This week's new-issue market promises to make molasses look speedy. "Not a creature will be stirring, not even a mouse," Richard S. Barnett, director of corporate bond research at Yamaichi International (America) Inc., said Friday.
"There may be a couple [new offerings], but it's going to be a very, very quiet week," he said, adding that a number of market participants are on vacation and many accounts are closed. For Michael Dee, a principal in the corporate bond syndicate department at Morgan Stanley & Co., Wednesday's $150 million offering by Shawmut National Corp. was his last deal of the year.
Dee and others say the offering makes Shawmut the lowest-rated bank to gain access to the market in recent memory. The New England-based bank took advantage of a return toward stability in that region, he said.
"Their problem loans have declined dramatically," said Dee, whose firm lead managed the offering.
Though Moody's Investors Service rates the offering Ba3 and Standard & Poor's Corp. rates it BB-minus, the deal was believed to be sold entirely to investment-grade buyers, he said.
"We got very broad interest in the deal," Dee said. The seven-year offering, executed at the holding company level, was priced at 99.754 to yield 8.672%, or 225 basis points over comparable Treasuries. Some had expected the offering to come at a wider spread.
"I think what surprised a lot of people was how successful it was at that price," he said.
Dee added that two other splitrated bank deals, each with one non-investment-grade rating, were done this year. Morgan lead managed one of those deals, a $125 million, 10-year subordinated offering for Crestar Financial.
The rest of the high-yield new-issue market is expected to be dead for the remainder of the year, but should rev up again in January, one high-yield investor said last week.
Two deals expected in mid-January are Bally's Health and Tennis' $200 million of senior subordinated notes due 2002 and Revco Drug Stores' $1 25 million of senior notes due 1999. Both deals are through Merrill Lynch & Co.
In other news Friday, Hydro-Quebec filed a registration statement with the Securities and Exchange commission for an additional $2.48 billion of shelf debt. The registration would bring the Canadian utility's shelf debt total to $3.5 billion, according to Andre Marcil, Hy-dro-Quebec's director of financing.
Marcil said the utility's fiscal year is the calendar year and Friday's filing was aimed at positioning the company for next year. Hydro-Quebec has, no current plans for a specific offering, he said.
Meanwhile, responding to pleas from faculty, students, and alumni, Dartmouth College announced yesterday it would divest its entire $6.8 million holdings of Hydro-Quebec bonds, an attorney said yesterday.
Andrew Orkin, legal counsel to the Grand Counsel of Crees of Quebec, said his clients were "delighted" with Dartmouth's actions.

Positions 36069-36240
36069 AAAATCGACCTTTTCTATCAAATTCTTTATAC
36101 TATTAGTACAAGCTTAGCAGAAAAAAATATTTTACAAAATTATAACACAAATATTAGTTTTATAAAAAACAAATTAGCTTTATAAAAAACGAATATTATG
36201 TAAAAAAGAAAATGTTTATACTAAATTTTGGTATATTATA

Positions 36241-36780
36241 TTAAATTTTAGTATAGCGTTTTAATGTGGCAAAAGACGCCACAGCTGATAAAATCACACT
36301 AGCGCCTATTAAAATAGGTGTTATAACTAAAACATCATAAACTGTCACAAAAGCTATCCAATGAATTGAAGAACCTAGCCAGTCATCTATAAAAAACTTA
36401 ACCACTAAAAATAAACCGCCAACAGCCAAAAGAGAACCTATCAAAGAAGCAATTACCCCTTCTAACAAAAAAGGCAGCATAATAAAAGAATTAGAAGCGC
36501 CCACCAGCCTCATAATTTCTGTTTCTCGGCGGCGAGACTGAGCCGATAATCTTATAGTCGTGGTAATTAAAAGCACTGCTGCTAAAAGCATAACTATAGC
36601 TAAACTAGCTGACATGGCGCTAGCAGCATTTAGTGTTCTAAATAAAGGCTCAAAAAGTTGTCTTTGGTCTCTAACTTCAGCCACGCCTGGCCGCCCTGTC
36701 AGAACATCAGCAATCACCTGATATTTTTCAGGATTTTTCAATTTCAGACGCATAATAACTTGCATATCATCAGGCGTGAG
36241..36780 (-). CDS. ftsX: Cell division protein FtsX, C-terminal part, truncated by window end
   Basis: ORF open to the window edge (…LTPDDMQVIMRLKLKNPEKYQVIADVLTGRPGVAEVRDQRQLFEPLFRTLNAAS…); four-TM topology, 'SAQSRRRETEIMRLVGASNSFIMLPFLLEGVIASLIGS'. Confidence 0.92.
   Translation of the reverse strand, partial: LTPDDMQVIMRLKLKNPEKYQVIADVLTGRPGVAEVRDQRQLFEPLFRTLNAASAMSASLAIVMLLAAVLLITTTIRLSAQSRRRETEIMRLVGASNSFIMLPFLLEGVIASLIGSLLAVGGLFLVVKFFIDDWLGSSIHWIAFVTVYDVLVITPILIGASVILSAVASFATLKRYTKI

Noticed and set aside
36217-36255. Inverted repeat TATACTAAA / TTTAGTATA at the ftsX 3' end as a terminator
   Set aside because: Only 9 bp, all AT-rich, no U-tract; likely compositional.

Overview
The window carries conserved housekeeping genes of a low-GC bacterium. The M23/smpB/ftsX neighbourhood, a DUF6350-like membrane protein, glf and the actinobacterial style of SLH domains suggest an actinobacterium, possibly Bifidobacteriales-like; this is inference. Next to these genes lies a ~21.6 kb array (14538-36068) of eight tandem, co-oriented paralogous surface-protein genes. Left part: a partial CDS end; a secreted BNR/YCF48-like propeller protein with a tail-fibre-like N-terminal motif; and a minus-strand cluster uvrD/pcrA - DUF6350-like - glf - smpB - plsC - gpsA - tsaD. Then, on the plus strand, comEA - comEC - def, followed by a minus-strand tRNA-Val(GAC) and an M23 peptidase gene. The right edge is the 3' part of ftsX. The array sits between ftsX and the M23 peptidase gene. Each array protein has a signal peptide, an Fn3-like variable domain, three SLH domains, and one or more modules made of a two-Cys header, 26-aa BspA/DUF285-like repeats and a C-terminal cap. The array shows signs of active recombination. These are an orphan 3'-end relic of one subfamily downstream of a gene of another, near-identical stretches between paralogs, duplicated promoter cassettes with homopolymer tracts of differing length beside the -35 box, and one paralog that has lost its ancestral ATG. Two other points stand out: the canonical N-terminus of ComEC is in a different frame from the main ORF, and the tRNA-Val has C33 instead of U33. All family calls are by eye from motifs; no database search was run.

The Dartmouth academic community requested the divestiture to protest Hydro-Quebec's James Bay project in northern Quebec, which they say adversely affects the environment and indigenous people of the regions, the Crees and Inuits. The Crees have lost hunting and fishing lands to flooding and have been exposed to mercury poisoning, Orkin alleged.
Alluding to a renewed global focus this year on indigenous peoples and environmental concerns, Orkin said if finally looks "as though a new consciousness or attitude might be emerging about North American's relationship with their environment and the indigenous people of this continent. "
He stressed however that Dartmouth approached the Crees.
"We think this is a very timely and correct decision on the part of Dartmouth, but the Crees do not have a campaign of disinvestment [against Hydro-Quebec] at this time."
Marcil could not be reached late Friday for comment on the issue.
In secondary activity Friday, "absolutely nothing" happened in high-grade corporate bonds, with spreads finishing unchanged to Treasuries, one trader said.
"It's already dead," he said, adding that he expected no resurrection before next year. High-yield bonds ended quiet and unchanged.
Comdata Network Inc. issued a two-part offering totaling $205 million. The first tranche consisted of $130 million of 12.50% senior notes due 1999 at par. The notes, callable after five years at 10 1. 786, were rated B1 by Moody's and B-plus by Standard & Poor's.
The second tranche consisted of $75 million of 13.25% senior subordinated debentures due 2002 at par. The notes are callable after five years at 106.625, moving to par in 2001. Moody's rates the offering B3, while Standard & Poor's rates it B-minus.
Kidder, Peabody & Co. sole managed the offering.
Kenetech Corp. issued $100 million of 12.75% senior secured notes due 2002. The notes were priced at 98.611 to yield 13%. They are callable after five years at 106.375, later at 103.187 and then at par. Moody's rates the offering B3, while Standard & Poor's rates it B. Merrill ch managed the offering.
Coast Federal Savings issued $50 million of 13% notes due 2002. The notes are callable after five years at a premium. Moody's rates the offering B3, while Standard & Poor's rates it B-minus. Kemper Securities Inc. lead managed the offering.
Federal Farm Credit Bank issued $25 million of 6.56% medium-term notes due 1999 at par. The noncallable notes were priced to yield 15 basis points over comparable Treasuries. Bear, Stearns & Co. managed the offering.
Standard & Poor's has downgraded Town & Country Corp.'s 13% senior subordinated notes due 1998 to D from CC. The rating agency also has removed the notes from Credit Watch, where they were placed with developing implications on Aug. 12.